Word Nerd: 5 Hinglish words that don’t travel well

18 Sep

If you’re an English-speaking Indian, there are bound to be some words that you fully believe are English. And with good reason: they can be found in an English dictionary. But to someone from another English-speaking country, their peculiarly Indian usage can be a head-scratcher. And that’s the best-case scenario – in the worst case, you could end up on the wrong side of a visa or immigration officer. Read on to find out how.

1. Tetchy: The Oxford Dictionary defines this world as “irritable and bad tempered”. But in some parts of India, this refers to a suitcase. “Tetchy” is the shortened version of a mispronunciation of attaché, which is short for “attaché case”, a small, rigid rectangular case for carrying documents. And an attaché case is by definition not a suitcase.


2. Strolly: This is by no means a generic term for a carry-on bag with wheels. It’s a brand name, like Rollaboard, and if you use it do describe a small suitcase with wheels, people from places where the brand is not available will have no idea what you’re, um, carrying on about. Baggage has its own baggage, after all.


3. Air hostess: Some airlines continue to hire only young women as cabin crew, even in the 21st century. But many airlines hire people of diverse ages and genders. So while no one may bat an eyelid on hearing “air hostess” in markets where sexist hiring practices are the norm, calling a flight attendant an “air hostess” in other parts of the world might result in you coming off as sexist. “Air hostesses” aren’t just there to serve you food and beverages (and need we point out that it’s advisable not to upset anyone who brings you your meals); they are trained first responders in case of an emergency. It’s more evolved and gender-neutral to say “cabin crew”, “cabin staff”, or “flight attendant”.


4. STD: In India, this abbreviation stands for “subscriber trunk dialing”, because back when phone calls were horribly expensive in India, the government-run phone company would only let you make long-distance calls if you paid a hefty advance (otherwise you had to call an operator, book a call, and then hang up and wait until they connected you). In the rest of the world, STD stands for “sexually transmitted diseases”, so if you were to ask your phone company for STD, or tell your colleagues you have STD, you might find that no one wants to talk to you.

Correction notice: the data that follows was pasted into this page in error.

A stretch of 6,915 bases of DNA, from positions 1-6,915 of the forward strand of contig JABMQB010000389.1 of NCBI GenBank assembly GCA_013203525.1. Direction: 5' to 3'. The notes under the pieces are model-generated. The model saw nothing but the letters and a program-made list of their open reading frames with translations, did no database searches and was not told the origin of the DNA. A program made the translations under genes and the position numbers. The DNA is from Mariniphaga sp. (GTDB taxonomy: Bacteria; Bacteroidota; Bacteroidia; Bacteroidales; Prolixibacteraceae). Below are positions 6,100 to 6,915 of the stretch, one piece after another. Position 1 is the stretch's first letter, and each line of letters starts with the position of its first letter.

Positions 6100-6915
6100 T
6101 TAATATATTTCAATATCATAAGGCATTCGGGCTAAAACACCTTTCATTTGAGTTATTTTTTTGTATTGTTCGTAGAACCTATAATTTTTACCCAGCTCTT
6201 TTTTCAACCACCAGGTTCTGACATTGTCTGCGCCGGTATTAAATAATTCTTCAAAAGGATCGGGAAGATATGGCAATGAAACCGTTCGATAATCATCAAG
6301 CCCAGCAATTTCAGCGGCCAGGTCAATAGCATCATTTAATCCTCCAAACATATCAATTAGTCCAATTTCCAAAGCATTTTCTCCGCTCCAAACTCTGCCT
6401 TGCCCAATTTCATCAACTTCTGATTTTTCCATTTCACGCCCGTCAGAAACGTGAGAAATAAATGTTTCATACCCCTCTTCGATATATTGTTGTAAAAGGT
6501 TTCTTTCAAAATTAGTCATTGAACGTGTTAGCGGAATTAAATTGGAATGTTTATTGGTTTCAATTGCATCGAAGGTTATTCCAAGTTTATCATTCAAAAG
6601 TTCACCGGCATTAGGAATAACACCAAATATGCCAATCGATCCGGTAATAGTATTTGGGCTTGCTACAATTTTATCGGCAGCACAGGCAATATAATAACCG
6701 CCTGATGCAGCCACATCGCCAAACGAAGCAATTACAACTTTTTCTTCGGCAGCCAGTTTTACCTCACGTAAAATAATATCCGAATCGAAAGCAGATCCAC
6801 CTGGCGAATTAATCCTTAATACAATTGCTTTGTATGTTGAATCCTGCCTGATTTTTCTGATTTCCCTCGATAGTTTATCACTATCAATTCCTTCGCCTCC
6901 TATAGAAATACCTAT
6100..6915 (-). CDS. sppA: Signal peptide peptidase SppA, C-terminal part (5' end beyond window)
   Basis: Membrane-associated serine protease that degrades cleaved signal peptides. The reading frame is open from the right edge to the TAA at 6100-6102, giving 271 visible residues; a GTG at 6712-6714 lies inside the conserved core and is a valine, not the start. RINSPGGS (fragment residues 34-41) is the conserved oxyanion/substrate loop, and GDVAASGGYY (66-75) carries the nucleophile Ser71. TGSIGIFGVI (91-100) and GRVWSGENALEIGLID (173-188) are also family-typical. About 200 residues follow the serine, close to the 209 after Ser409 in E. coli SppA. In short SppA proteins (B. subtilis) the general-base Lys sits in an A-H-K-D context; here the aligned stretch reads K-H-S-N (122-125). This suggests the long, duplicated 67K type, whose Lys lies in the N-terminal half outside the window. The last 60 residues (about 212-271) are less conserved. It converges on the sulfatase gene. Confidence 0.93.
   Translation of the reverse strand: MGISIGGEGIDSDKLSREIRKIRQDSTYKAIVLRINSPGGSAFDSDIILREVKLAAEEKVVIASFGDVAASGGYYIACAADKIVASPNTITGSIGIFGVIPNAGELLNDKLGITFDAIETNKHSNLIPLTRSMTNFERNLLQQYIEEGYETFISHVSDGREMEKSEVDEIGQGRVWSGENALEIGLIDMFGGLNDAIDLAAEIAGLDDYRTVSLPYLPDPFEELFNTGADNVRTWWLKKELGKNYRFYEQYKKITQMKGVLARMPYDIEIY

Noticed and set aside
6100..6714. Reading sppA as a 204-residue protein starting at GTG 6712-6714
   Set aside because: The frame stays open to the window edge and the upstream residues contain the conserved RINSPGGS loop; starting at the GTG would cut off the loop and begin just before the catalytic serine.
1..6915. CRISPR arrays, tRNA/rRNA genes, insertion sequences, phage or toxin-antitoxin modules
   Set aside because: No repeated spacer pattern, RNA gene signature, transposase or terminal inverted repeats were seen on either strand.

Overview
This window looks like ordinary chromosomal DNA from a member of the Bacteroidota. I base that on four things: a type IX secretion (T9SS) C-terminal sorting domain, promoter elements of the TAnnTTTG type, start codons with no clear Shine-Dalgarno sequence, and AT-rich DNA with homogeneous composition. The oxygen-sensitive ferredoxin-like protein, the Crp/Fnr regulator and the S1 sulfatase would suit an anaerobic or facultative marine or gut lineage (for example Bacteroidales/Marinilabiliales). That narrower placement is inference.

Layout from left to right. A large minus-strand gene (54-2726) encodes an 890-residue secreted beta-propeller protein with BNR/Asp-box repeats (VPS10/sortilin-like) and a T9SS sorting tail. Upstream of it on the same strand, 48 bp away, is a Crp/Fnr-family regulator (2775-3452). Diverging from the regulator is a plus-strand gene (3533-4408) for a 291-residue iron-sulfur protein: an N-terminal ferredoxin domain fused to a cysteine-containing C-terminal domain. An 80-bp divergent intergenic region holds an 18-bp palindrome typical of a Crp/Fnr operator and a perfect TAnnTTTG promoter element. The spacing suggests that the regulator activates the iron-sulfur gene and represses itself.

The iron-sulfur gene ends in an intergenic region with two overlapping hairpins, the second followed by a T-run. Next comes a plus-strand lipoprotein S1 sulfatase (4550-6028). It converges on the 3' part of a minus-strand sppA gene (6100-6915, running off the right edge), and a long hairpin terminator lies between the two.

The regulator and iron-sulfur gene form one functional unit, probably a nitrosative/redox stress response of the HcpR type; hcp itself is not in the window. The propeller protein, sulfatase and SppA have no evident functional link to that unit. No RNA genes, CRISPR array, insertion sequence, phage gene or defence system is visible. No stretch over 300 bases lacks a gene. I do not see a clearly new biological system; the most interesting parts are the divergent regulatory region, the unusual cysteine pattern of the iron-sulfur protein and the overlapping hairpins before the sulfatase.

5. Brother/sister: In English, “brother” and “sister” refers to someone born of the same parents as you. Many Indian languages have no word for cousin, so we refer to our cousins as brothers and sisters, and this spills over into English as well. That’s fine when you’re talking to a colleague, classmate, or friend. Not so much if you’re talking to a visa or immigration officer. Sometimes these officers ask you about immediate relatives in your destination country, because they want to assess your potential for seeking to emigrate, and an actual brother/sister could be a potential sponsor for permanent residency. If the official thinks you are lying or concealing information, they could deny you entry or a visa.

Can you think of other words that don’t travel well? Email us or leave a comment below.

Read more Word Nerd posts here!


By: BrainGain Magazine Staff Writer


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